The Autonomic Nervous System: Rest and Digest Vs. Fight or Flight
If you’ve been following Arcanum for a while you know that we’re huge proponents of taking care of the autonomic nervous system (ANS); or at least being cognitive of how it works. During these crazy times of physical, emotional, and economic stress; being aware of your nervous system is more important than ever!
You know it’s about to get geeky when we post a key in the beginning of the email, but this is totally worth a quick read so hang tight!
ANS – Autonomic Nervous System
PNS – Parasympathetic Nervous System
SNS – Sympathetic Nervous System
ENS – Enteric Nervous System
The autonomic nervous system (ANS), consists of two states: the parasympathetic nervous system (PNS) and the sympathetic nervous system (SNS). When the PNS is engaged it “turns on” the enteric nervous system (ENS).
The Sympathetic Nervous System
In the last email we went over the sympathetic nervous system and the parasympathetic nervous system. But in this email we’ll delve into the enteric nervous system and how it interacts with the other nervous system.
You’ve all heard of the SNS- but you probably hear it called “fight or flight.” What you may also not have heard is how devastating the SNS can be when we spend too much time in that state.
In our society today, adrenaline boosters are everywhere. Stress abounds, and stimulation is around every corner. It’s easy to live life in a state of fight or flight. Especially after the past few weeks worrying about loved ones, watching our savings take a dump, and possibly even getting laid off…overnight. Saying that the world is in a current state of “fight or flight” is probably pretty accurate.
Furthermore, the sympathetic nervous system is part of North American culture. Comfort zone? Yeah right, we’re comfortable with the uncomfortable. Siestas? I’ll sleep when I’m dead. Coffee? Oh yes please make it a quad, breve, mocha, frappe, latte! We like being in the SNS, getting pumped up, stressed out, testing new waters, and fighting our way back to the top. The sympathetic nervous system is a great tool, but you must know how to use it!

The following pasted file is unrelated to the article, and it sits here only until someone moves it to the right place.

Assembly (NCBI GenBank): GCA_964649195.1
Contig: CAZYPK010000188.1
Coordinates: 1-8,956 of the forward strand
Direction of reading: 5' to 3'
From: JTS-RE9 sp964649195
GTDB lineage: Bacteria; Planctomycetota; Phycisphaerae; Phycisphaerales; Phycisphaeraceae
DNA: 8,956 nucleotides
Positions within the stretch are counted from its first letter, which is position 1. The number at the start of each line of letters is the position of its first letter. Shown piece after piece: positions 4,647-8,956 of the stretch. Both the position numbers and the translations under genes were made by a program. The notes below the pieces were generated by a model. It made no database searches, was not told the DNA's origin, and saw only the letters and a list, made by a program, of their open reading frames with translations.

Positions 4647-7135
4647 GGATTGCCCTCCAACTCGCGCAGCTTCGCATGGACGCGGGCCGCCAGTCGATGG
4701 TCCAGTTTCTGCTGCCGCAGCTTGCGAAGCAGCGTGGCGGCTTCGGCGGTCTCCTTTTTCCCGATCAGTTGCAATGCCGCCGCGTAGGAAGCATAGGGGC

Here’s the down side to the SNS. eventually your body wears out, you become lethargic, chronically ill, and eventually find yourself in a doctor’s office talking about heart disease.
Why is Too Much Time in the SNS bad?
Have you ever been in a very intense situation? You feel your heart beating faster, alertness heightened, muscles tight, and your pupils dilate. You have entered into a state of fight or flight. Your body has prepared itself to do whatever is necessary to survive. You’re switched into the sympathetic nervous system. (Our body is so amazing!) In this state we have moved ALL our involuntary bodily functions away from any action unnecessary to survival and focused everything on getting ready to kick some butt or run away, lickedee split. Historically you can understand why the sympathetic nervous system was so crucial to the survival of human beings as a species. Today we find ourselves in the SNS because of stress, caffeine, TV, video games, and killer workouts that end in sweat angles.
The problem with the SNS is that all the body’s systems are solely focused on actions that will help you survive, and disregards other functions like digestion, recovery, and slowing down your ticker. Therefore, if you stay in this heightened state for too long you’ll eventually become sickly and your doctor may have some words with you about America’s favorite killer: heart disease. That’s why it's super important to spend a lot of time in the parasympathetic nervous system.
Remember to yin and yang. After a sympathetic nervous system activity, do something to get your body back in the parasympathetic nervous system.
Parasympathetic Nervous System Activities
Spend some time with the fur kids
Sleep, lots of deep sleep!
Light Bike Ride
Take a good full spectrum CBD product
If you’re worried about spending too much time in the SNS, look into a good heart rate variability monitor like the Whoop Band.
Until next time
Stay healthy, friends!